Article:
BILL WATTERSON ON CARTOONING

We all know Bill Watterson as the writer and artist of our beloved Calvin and Hobbes comic strip. I remember watching the news at my grandparent’s house in 1995, when it was announced that Bill Watterson had drawn the last strip and wouldn’t be drawing Calvin and Hobbes anymore. I remember rushing to my copies of Revenge of the Babysat and Something Under the Bed is Drooling and reading as much as I could, in an attempt to keep the boy and tiger alive in my own small way.

Recently I came across this painting by Bill Watterson for a fundraiser, and it looks like it’s even up for bid.

Anyway, the picture got me thinking about how great and unforgettable Bill’s work is and I pulled up this speech he gave back in 1990 to a graduating class at Kenyon College.

In his speech, Bill talks about creativity: what it is and how to nourish and develop it. He talks about being playful and about work and I couldn’t agree more with his message. At one point he says, “If I’ve learned one thing from being a cartoonist, it’s how important playing is to creativity and happiness.” Just like his Calvin and Hobbes strips, his statement isn’t just about drawing, it’s about life.

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Comments
4 Responses to “BILL WATTERSON ON CARTOONING”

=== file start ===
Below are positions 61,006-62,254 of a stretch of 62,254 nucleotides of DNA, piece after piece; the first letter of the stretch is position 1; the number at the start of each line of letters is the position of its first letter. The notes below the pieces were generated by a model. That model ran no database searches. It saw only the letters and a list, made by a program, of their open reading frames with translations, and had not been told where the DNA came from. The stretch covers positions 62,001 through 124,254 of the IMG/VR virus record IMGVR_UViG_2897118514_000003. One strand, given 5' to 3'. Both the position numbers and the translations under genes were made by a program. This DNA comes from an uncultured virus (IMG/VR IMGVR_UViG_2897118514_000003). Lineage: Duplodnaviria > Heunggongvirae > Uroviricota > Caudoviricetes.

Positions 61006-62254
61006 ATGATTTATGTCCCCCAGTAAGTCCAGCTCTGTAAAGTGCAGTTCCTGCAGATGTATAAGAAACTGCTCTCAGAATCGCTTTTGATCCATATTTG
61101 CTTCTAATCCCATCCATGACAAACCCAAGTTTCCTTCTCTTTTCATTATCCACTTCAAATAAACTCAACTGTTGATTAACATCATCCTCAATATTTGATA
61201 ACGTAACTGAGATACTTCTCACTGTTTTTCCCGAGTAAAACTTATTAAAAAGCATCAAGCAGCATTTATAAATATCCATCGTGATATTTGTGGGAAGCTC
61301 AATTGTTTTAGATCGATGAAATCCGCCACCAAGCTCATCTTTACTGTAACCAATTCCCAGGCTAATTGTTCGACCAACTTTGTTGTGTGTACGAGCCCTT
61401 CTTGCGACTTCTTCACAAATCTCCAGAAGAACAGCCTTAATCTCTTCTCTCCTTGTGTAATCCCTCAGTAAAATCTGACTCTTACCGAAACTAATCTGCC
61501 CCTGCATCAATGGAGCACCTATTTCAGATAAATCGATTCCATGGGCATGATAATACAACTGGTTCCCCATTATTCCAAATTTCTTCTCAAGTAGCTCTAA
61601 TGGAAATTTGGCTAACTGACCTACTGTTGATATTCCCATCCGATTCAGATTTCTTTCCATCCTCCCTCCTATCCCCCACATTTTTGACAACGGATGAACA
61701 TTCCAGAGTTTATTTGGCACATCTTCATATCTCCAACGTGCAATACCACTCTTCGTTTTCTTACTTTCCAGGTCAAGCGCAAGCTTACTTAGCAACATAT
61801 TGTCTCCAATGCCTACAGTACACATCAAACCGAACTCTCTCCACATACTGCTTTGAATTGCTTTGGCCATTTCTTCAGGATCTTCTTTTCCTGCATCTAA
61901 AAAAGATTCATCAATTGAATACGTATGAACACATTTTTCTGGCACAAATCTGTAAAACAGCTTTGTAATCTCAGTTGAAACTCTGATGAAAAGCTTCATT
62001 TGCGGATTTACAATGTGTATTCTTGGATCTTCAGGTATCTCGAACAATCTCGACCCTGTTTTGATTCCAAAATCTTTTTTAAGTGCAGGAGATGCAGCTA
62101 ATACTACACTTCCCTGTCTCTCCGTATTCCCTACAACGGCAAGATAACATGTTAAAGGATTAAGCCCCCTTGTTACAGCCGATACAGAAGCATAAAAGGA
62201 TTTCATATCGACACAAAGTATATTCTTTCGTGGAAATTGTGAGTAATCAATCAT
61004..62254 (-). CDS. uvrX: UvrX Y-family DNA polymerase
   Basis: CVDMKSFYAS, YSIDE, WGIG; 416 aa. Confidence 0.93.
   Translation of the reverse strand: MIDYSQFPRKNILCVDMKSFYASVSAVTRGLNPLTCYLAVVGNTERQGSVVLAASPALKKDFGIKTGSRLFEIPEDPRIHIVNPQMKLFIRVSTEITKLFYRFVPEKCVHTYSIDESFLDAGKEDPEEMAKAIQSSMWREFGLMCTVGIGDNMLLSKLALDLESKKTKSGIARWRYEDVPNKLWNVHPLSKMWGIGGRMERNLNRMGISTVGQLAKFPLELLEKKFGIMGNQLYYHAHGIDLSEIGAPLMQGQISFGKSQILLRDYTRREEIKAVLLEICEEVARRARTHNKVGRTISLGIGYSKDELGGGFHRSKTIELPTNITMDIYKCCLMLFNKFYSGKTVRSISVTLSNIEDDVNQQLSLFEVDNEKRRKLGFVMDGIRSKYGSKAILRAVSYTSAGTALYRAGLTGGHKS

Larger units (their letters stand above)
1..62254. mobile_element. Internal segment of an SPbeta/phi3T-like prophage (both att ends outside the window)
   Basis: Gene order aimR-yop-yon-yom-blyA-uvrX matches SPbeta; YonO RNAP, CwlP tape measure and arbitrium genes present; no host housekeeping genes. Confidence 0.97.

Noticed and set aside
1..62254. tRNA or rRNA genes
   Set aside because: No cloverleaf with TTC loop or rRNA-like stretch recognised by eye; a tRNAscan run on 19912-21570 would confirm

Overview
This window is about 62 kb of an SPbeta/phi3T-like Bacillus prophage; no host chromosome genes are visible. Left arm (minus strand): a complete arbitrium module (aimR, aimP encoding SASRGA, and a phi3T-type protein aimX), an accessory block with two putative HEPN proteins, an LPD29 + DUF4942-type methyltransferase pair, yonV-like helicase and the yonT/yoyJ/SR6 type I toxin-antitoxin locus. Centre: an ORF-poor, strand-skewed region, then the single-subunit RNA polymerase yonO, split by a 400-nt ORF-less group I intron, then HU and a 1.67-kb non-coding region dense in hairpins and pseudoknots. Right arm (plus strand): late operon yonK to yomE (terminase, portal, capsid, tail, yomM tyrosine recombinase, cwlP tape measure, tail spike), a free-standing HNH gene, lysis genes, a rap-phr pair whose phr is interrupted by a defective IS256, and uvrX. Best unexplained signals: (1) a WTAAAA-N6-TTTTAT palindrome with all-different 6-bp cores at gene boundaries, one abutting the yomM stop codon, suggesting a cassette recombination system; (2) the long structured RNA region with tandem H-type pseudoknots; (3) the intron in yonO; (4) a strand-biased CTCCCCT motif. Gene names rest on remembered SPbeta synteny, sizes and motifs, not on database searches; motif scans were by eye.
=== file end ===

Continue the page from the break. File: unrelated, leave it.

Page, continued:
1. Alice says:

    excellent quote. When we interview you for our podcast, we need to talk about creativity.

  2. Jimmy says:

    I remember when I heard that the last comic had come out. I wrote to Andrews and McMeel (his publisher) to ask if this was true.

    I absolutely love the last comic he drew… full of inspiration and hope. Calvin and Hobbes was just what I needed when it came out when I was ten years old, it was just what I needed when it ended and I was 20, and it’s often just what I need now that I’m 35 and have a son. It’s timeless and lemony.

    • Jess Smart Smiley says:

      Hey, Jimmy! Thanks for sharing your thoughts. That’s really impressive that you thought to write his publisher about the last comic. I didn’t even think of that!

      I love how I can open one of his books and be surprised every time. Whether it’s the punchline, or the way he drew a pattern on the lamp, or how Spaceman Spiff is going to get out of trouble this time, or simply because it’s a little boy being a little boy, there’s so much heart and truth in his work. Can you imagine what your life would be like, after creating and completing Calvin and Hobbes? I think we all wish Bill the best, wherever he is.

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